…It, this thing, had so much promise such newness. It tasted like wind, like cool water, I felt it land on me like sun rays.
Loving someone is both sacred and vile. Vile because it, the thing we cannot name, becomes something that binds us in light and darkness; surely will grow or change while it creeps into some dark, rusty, abandoned place, through circumstance, non-believing, or some other form of organic drizzling. Like a remnant memory from one of…
…There should be a range of housing choices for people based on room number, neighborhood, pet eligibility, and proximity to public transit, work, schools, and daycares.
As a person of color we often shoulder differing forms of existential violence, due to the pain of living in a white supremacist and racist society. This requires constant negotiations with trauma narratives and these negotiations often promote an environment of silence that is used as a way to avoid and marginalize our pain.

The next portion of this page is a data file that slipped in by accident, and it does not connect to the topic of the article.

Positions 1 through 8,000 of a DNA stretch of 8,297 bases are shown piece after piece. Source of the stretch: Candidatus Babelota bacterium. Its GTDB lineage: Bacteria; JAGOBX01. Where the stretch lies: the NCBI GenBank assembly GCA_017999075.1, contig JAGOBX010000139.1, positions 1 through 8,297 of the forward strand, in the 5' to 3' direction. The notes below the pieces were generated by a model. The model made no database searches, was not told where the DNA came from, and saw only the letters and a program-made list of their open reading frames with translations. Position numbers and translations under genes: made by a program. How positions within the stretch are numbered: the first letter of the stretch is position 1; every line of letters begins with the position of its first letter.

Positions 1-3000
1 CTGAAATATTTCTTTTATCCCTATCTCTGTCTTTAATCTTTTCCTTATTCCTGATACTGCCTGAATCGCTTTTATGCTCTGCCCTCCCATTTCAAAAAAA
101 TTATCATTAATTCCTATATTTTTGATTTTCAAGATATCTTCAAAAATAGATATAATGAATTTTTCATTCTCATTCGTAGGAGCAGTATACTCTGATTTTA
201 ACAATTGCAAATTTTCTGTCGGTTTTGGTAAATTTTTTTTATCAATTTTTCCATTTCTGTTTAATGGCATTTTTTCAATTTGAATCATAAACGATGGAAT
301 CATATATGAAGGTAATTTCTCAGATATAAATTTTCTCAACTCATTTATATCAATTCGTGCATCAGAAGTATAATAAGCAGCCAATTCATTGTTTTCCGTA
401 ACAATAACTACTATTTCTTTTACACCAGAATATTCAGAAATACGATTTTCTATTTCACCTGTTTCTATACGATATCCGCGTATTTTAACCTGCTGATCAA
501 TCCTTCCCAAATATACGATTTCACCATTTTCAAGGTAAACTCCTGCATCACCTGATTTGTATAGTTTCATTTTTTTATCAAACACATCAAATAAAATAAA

I write about my blackness as a meditative practice. A means of survival and celebration. To bring the foundational elements of myself, up and out, like water from a lawn sprinkler. A blackness that disappears if you try to possess it, one that sits on your window sill like a quizzical sparrow. A blackness that…
“We begin by holding space for us to heal from the trauma and terror caused by these systems. We begin by holding space for the imagination to conjure up a different world, where we can invest in preventative measures …”
http://hemisphericinstitute.org/excentrico/11556/angela-davis-interview/http://hemisphericinstitute.org/excentrico/11556/angela-davis-interview/ from The Hemispheric Institute of Performance and Politics
“Because of the proliferation of capitalism, and a capitalistic system that requires assigning people to jobs based on skin color, this phenomenon had a ripple effect across many societies.”